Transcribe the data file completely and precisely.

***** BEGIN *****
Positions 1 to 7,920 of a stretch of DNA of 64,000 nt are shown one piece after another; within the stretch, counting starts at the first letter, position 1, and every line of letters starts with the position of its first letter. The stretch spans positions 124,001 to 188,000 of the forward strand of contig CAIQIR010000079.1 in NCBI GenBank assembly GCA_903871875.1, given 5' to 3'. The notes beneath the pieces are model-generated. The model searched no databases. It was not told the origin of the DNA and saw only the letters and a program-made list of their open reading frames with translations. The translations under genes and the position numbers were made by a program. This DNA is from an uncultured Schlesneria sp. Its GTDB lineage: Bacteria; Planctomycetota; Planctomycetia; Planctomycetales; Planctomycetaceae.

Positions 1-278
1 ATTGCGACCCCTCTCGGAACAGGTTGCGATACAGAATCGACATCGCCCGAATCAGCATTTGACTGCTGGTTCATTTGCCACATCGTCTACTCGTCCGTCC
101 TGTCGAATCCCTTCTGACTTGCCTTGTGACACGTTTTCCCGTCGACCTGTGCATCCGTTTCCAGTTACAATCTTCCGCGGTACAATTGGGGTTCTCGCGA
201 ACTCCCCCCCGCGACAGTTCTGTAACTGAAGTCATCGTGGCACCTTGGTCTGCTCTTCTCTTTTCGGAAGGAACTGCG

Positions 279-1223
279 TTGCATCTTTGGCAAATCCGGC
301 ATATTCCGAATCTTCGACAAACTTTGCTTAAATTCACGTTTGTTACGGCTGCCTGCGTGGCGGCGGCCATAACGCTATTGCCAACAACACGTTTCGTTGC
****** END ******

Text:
Positions 1 to 7,920 of a stretch of DNA of 64,000 nt are shown one piece after another; within the stretch, counting starts at the first letter, position 1, and every line of letters starts with the position of its first letter. The stretch spans positions 124,001 to 188,000 of the forward strand of contig CAIQIR010000079.1 in NCBI GenBank assembly GCA_903871875.1, given 5' to 3'. The notes beneath the pieces are model-generated. The model searched no databases. It was not told the origin of the DNA and saw only the letters and a program-made list of their open reading frames with translations. The translations under genes and the position numbers were made by a program. This DNA is from an uncultured Schlesneria sp. Its GTDB lineage: Bacteria; Planctomycetota; Planctomycetia; Planctomycetales; Planctomycetaceae.

Positions 1-278
1 ATTGCGACCCCTCTCGGAACAGGTTGCGATACAGAATCGACATCGCCCGAATCAGCATTTGACTGCTGGTTCATTTGCCACATCGTCTACTCGTCCGTCC
101 TGTCGAATCCCTTCTGACTTGCCTTGTGACACGTTTTCCCGTCGACCTGTGCATCCGTTTCCAGTTACAATCTTCCGCGGTACAATTGGGGTTCTCGCGA
201 ACTCCCCCCCGCGACAGTTCTGTAACTGAAGTCATCGTGGCACCTTGGTCTGCTCTTCTCTTTTCGGAAGGAACTGCG

Positions 279-1223
279 TTGCATCTTTGGCAAATCCGGC
301 ATATTCCGAATCTTCGACAAACTTTGCTTAAATTCACGTTTGTTACGGCTGCCTGCGTGGCGGCGGCCATAACGCTATTGCCAACAACACGTTTCGTTGC